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Rackley Swimming’s cross-border expansion embraces Sydney’s multiculturalism

April 8th, 2024

One of Queensland’s most experienced and awarded swim centre operators, Rackley Swimming, has entered the New South Wales market after taking over the management rights of the Smithfield Pool at 62 Market Street.

The new management commenced swim classes in February with more than 1000 assessments booked for the opening week.

Chief operating officer Jay Clarke says Rackley Swimming aims to take on New South Wales with the same approach that has seen them grow to become one of the biggest operators in Queensland, and the multicultural suburb is the perfect place to dip their toe in the water.

“Our aim is to become a significant player in the New South Wales swim school market, and we are looking to replicate a similar approach to our South East Queensland framework with steady growth over a 25 year period,” says Clarke.

“We’re confident that with our dedication to quality programs and our passion for teaching, we’ll make a splash in no time.”

Commencing as a single swim school in Burleigh Heads back in 1997, Rackley Swimming has grown to employ more than 1000 staff and have more than four million annual visitations across their 34 facilities. Over their quarter century in the industry, seven swimmers who have gone through the Rackley program have gone on to compete in the Commonwealth or Olympic Games.

Clarke adds that while NSW is the first expansion state, they are also eyeing other states for future growth.

“We’re on the lookout for communities where our learn-to-swim programs can really make a difference,” he says. “We’re committed to bringing our swim family to the rest of Australia, ensuring that all kids have the chance to learn to swim and love the water.”

A multicultural experience

Smithfield is a suburb rich in ethnic diversity, and Rackley Swimming has employed a number of instructors from a range of backgrounds to contribute to more effective and culturally appropriate training, including Friday women-only classes established particularly but not exclusively for Muslim women.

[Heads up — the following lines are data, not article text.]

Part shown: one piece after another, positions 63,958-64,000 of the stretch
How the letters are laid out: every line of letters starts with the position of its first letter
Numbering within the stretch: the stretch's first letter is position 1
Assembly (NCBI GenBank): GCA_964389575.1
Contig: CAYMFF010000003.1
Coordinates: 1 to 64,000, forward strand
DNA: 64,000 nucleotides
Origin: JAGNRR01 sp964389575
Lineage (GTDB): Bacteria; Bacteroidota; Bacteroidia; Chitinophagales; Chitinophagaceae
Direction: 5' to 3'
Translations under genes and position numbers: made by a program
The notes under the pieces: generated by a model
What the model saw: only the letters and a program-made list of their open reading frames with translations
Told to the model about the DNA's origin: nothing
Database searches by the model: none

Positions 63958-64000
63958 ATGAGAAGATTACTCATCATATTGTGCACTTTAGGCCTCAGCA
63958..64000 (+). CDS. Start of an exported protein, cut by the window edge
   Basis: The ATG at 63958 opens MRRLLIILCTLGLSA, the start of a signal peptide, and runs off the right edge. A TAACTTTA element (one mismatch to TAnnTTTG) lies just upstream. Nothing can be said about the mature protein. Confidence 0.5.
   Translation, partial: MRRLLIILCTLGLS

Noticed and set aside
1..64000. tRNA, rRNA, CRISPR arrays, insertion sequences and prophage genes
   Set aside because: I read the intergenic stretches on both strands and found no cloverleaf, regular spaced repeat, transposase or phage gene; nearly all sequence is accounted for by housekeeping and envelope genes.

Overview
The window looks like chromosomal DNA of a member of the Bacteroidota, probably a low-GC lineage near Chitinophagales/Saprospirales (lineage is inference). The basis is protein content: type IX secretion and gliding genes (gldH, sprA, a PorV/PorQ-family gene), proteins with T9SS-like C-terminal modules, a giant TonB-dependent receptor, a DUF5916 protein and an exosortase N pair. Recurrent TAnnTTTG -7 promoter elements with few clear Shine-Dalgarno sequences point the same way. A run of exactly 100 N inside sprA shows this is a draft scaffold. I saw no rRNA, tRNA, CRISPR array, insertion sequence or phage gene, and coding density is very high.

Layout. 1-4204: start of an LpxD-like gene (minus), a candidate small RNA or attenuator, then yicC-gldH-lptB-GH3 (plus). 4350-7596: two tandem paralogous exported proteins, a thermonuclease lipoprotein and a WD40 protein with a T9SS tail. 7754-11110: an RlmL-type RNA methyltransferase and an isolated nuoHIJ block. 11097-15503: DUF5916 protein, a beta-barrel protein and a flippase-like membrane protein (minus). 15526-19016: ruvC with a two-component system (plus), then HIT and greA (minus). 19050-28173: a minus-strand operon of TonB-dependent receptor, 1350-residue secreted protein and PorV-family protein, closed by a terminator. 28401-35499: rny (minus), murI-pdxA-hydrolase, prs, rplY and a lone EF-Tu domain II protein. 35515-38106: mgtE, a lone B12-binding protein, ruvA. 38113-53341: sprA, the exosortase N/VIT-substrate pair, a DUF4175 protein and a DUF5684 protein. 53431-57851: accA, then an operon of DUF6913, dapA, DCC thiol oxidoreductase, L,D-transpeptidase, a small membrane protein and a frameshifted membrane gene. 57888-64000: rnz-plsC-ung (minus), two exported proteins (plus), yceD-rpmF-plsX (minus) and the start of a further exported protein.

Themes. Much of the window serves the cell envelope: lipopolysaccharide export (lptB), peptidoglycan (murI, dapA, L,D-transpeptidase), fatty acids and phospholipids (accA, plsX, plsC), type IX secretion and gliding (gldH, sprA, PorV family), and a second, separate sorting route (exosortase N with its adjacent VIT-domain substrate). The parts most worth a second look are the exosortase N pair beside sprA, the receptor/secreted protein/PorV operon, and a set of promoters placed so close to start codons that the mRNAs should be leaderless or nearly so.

Clarke says drowning is the third-leading cause of accidental death, and widespread teaching of water safety skills is the key to bringing these numbers down.

“In Smithfield we’ve welcomed a lot of families who have older children 10-plus who are true non-swimmers. Sadly, we’ve heard stories that in other swim schools they were put into lessons with kids as young as three for four. We know this can be damaging to self-esteem and confidence so we’ve adapted our levels to ensure these students (and adults) are able to learn alongside peers the same age to build their confidence as well as their skill,” he says.

In Smithfield with 11.4 per cent of the community comes from Syria, 9.2 per cent from Vietnam and 9 per cent from Iraq. Of these, only 31 per cent speak English as the only language at home. Rackley Swimming has employed a number of instructors from these backgrounds to contribute to more effective and culturally appropriate training.

“We recognise that migrants, especially those who come from landlocked countries or areas where swimming is unaffordable or seen as a luxury leisure activity, face a multitude of barriers that means they may not be as confident swimmers.

“Our incredibly diverse team of 19 swim instructors herald from a range of cultural backgrounds. More than half of our team are proud first or second Australian immigrants including Iraqi, Taiwanese, Malaysian, Bolivian, Fiji Indian, Indonesian, Laos-Thai and Turkish,” he says.

While Rackley Swimming Smithfield is already open, there will be a grand opening at Smithfield on Saturday 13 April and the whole community is invited to enjoy a fun filled day.

Image supplied: Rackley Smithfield

By Chris Maher
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